Saxena and his colleagues discovered that the wealth effect also applied to those older homeowners who were not planning to downsize and tap into their home equity.

Another important consideration for how older people (and in fact younger people, too) increase their spending in response to rising house prices is how much extra income or cash they actually have to spend. 

Put simply, if they don't have the spare money, they can't increase their spending, regardless of how much house prices go up.

'Will a substantial drop in house prices hit economic activity directly in the housing sector?'

– RIC SIMES





While both the young and old increase their spending as house prices rise, they spend on slightly different things.

According to the research, the young with high income volatility spend most of their increased housing wealth on meals eaten out, groceries, clothing and alcohol. The unconstrained older homeowners with high housing wealth share tend to spend on groceries, phones, internet, petrol and diesel, and repairs.

Middle-aged homeowners (aged 40 to 60) appear the least sensitive to house price changes. They enjoy less of the wealth effect than older homeowners because any increase in value of their present house value is offset by the increase in value of the larger house they are more likely to purchase during their relatively longer lives ahead.

They are also less motivated by a change in collateral value than younger homeowners, because most by this stage in life have accumulated enough wealth to overcome borrowing constraints.

The consumption of some middle-aged homeowners is negatively correlated with house prices – so when house prices rise, their spending falls.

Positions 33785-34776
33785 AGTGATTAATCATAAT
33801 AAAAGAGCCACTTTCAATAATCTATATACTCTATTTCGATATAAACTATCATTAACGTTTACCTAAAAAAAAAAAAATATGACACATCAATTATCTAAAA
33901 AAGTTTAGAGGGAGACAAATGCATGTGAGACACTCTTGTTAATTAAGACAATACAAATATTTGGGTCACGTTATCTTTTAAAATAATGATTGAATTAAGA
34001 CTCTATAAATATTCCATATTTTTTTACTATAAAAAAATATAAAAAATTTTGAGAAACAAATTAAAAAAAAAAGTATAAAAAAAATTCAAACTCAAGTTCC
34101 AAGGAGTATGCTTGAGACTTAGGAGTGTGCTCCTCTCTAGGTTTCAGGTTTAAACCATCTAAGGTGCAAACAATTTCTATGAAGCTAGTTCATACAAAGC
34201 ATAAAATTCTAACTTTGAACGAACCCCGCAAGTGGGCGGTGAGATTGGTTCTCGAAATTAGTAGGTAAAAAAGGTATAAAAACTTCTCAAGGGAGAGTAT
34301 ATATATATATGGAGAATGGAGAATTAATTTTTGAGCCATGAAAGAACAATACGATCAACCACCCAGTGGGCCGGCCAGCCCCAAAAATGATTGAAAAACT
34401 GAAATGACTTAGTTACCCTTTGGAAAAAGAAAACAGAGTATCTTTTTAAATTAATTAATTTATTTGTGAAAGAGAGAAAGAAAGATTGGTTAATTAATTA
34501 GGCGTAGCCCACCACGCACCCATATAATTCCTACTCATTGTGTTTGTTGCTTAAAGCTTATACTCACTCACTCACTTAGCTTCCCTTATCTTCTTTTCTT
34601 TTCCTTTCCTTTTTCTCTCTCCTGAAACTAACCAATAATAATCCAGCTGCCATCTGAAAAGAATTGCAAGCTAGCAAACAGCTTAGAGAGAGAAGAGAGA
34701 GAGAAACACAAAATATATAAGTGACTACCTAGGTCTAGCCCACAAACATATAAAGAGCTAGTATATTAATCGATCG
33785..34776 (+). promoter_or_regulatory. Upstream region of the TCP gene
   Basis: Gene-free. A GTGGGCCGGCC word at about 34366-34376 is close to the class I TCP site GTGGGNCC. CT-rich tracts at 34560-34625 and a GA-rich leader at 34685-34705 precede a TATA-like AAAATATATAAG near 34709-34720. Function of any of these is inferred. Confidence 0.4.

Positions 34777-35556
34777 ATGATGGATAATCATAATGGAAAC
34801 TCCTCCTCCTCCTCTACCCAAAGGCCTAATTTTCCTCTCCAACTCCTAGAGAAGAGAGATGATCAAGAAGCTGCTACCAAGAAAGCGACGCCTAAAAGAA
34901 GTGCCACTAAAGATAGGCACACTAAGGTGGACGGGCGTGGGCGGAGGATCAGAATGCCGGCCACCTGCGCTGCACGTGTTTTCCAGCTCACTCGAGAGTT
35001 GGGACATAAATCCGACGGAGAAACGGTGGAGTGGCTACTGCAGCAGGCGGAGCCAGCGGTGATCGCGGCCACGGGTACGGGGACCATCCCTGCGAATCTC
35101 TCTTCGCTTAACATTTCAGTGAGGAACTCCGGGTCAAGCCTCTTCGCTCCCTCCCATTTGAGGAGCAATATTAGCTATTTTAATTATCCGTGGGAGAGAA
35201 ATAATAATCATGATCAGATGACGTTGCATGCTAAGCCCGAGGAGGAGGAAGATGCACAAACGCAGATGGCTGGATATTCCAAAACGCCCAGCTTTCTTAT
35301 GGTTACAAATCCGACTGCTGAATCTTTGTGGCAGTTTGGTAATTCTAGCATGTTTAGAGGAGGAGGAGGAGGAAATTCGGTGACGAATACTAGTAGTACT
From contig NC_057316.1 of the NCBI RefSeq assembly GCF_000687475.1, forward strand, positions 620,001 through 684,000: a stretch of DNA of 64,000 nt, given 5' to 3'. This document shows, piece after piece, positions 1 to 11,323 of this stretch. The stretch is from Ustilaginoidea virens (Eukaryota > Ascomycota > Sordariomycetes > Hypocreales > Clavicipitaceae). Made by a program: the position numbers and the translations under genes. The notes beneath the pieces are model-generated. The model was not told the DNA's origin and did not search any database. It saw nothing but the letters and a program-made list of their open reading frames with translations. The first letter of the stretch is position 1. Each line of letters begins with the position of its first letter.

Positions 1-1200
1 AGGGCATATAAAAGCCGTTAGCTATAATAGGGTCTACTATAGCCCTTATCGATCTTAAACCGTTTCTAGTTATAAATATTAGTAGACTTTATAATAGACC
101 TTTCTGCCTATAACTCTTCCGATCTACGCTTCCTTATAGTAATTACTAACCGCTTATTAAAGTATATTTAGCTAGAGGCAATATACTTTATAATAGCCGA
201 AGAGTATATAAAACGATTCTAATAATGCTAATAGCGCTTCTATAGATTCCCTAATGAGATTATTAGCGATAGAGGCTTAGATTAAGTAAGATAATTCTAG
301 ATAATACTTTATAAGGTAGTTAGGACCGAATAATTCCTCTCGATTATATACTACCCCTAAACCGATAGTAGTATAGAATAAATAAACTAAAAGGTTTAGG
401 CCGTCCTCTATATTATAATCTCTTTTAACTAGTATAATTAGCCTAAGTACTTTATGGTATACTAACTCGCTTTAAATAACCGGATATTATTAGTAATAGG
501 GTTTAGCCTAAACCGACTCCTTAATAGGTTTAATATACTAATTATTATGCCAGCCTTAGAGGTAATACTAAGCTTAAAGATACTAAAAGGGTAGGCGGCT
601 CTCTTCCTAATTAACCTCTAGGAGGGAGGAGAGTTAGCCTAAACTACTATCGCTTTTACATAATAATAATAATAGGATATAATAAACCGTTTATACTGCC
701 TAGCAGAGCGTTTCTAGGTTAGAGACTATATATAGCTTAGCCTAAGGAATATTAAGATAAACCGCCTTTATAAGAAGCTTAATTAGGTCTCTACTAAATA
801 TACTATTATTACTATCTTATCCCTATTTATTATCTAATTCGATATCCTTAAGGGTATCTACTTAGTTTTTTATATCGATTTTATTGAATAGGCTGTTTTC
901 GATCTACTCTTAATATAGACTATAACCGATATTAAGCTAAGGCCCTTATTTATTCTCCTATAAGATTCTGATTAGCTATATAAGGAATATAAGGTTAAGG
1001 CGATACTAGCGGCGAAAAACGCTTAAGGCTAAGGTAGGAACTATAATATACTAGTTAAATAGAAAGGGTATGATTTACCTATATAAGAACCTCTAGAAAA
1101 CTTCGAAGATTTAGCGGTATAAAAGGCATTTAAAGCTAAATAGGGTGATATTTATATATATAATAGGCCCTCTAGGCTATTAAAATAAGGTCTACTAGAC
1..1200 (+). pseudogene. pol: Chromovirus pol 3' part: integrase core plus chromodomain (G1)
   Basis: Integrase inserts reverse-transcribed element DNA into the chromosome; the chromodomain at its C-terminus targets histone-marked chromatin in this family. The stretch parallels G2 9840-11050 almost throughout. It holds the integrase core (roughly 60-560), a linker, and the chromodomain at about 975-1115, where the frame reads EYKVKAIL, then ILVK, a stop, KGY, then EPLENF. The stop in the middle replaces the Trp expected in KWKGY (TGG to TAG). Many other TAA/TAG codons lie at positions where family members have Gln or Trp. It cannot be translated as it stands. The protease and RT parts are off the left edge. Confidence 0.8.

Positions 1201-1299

This is the group with low liquid assets, and the researchers suggest that these homeowners might want to buy larger, more expensive houses, perhaps to accommodate growing families. When house prices rise, upsizing becomes more expensive, so they save more and spend less.

A rational link?

Ric Simes, a senior advisor to Deloitte Access Economics, agrees that changes in house prices can have some effect on spending, but he says this will depend on the extent to which changes are perceived to be permanent rather than short-term fluctuations.

He also notes there isn't necessarily a purely rational link between house prices and spending, with psychological effects also proving important.

Simes says there are two channels by which house prices can affect the economy. The first is via the wealth effect, which the researchers focused on, and the second is directly via the housing market.

The second is more the reduction in housing activity that would result from a fall in prices.

"That's the biggest concern here. Will a substantial drop in house prices hit economic activity directly in the housing sector? And, at the same time, if you start to see that happening with the risk of unemployment going up and all the rest of the consumption is going to fall, you have a bit of a cycle," Simes says.

The Reserve Bank of Australia is concerned about the high level of house prices, because householders have taken on an increasing amount of debt to buy expensive homes.

Even if house prices fell sharply, the effect would not be uniform across the economy. The researchers point out that even in such a scenario, various groups of households would respond differently.

While older homeowners with high housing wealth shares may be adversely affected by falling house prices, it may be an opportunity for young renters to buy their first homes.

In addition to understanding the consequences on the 'average household', it is prudent to discuss and quantify the redistribution consequences of any policy aimed at influencing house prices, they add.

"Our paper takes a step in this direction by identifying relevant groupings of households and quantifying differences in house price sensitivity across these groups" says Saxena.